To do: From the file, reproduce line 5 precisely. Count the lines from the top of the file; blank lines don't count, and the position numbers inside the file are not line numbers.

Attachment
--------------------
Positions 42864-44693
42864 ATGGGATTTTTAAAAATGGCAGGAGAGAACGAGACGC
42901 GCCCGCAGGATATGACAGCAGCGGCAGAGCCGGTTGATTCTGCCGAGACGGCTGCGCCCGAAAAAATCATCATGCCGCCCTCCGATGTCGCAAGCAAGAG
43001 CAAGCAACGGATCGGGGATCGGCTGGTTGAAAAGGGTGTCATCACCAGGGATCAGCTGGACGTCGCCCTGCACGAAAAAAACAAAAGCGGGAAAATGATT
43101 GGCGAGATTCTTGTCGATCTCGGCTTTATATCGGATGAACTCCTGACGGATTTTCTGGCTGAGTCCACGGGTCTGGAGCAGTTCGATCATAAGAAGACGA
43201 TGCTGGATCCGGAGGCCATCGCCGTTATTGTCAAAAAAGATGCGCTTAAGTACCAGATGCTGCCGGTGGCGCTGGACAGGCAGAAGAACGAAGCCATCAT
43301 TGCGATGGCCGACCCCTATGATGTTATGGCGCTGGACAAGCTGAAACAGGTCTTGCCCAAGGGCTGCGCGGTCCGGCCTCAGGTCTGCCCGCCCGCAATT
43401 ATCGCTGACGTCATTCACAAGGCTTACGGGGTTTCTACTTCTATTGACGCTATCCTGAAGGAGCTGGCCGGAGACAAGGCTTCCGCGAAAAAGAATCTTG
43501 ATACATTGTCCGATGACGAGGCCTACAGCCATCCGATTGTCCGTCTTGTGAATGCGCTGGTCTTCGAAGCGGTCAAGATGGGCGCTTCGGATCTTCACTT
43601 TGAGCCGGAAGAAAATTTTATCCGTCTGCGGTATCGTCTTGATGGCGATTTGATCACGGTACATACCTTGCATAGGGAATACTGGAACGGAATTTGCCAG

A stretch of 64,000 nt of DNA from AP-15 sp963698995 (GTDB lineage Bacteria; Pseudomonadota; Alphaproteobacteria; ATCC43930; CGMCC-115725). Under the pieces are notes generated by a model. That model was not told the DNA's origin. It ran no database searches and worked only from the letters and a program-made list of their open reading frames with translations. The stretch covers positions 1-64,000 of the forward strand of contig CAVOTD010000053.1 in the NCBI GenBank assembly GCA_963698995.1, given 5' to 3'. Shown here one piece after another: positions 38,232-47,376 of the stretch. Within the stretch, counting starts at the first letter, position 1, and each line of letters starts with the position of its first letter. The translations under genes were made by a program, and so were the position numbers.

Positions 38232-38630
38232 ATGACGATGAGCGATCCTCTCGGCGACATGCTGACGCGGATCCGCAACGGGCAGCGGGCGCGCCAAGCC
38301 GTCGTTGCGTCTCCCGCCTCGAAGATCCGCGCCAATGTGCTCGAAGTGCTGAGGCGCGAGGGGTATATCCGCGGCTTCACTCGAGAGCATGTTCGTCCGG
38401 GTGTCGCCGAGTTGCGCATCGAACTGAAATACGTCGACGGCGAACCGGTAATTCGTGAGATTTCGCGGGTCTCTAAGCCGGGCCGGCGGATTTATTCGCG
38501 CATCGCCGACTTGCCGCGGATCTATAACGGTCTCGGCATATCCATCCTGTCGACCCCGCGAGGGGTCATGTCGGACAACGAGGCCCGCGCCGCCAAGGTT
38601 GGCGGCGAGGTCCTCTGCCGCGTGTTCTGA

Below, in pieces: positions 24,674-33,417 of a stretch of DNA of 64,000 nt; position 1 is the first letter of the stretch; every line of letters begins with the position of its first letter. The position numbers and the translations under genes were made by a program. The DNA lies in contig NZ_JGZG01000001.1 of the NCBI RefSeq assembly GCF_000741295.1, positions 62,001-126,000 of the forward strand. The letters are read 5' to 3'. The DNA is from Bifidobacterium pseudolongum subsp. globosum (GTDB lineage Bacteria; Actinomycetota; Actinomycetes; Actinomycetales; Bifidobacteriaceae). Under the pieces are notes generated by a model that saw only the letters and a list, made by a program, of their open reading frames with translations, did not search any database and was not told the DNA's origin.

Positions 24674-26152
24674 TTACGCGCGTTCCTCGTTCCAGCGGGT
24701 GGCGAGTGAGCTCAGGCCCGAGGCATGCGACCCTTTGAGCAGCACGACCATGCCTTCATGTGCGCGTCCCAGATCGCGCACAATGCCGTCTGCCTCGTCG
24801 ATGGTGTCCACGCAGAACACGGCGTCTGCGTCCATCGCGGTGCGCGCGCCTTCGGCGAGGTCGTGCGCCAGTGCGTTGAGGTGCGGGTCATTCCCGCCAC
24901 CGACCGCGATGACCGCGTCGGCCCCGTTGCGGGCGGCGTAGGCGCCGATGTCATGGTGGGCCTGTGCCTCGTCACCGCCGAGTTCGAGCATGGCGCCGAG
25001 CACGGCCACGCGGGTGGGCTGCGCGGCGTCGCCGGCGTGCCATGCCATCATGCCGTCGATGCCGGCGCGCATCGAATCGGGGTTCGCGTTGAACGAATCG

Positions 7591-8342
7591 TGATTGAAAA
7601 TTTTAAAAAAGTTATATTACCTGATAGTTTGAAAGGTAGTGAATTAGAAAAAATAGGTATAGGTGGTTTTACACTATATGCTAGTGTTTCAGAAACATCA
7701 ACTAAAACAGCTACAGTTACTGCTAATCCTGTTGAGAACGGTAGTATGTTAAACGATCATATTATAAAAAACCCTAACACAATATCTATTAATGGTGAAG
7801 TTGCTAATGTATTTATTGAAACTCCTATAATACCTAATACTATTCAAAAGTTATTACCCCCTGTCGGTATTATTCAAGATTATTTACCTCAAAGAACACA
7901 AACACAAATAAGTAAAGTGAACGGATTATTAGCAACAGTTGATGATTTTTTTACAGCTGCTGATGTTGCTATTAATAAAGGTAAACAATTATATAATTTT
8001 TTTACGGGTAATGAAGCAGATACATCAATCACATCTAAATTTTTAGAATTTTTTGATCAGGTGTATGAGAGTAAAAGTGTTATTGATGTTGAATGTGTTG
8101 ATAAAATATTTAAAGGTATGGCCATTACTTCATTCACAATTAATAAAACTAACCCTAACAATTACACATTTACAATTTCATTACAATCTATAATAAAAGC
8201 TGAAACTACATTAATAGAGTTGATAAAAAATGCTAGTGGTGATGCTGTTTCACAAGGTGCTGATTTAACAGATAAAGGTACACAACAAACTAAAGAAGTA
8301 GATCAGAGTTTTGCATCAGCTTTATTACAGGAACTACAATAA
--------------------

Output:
43101 GGCGAGATTCTTGTCGATCTCGGCTTTATATCGGATGAACTCCTGACGGATTTTCTGGCTGAGTCCACGGGTCTGGAGCAGTTCGATCATAAGAAGACGA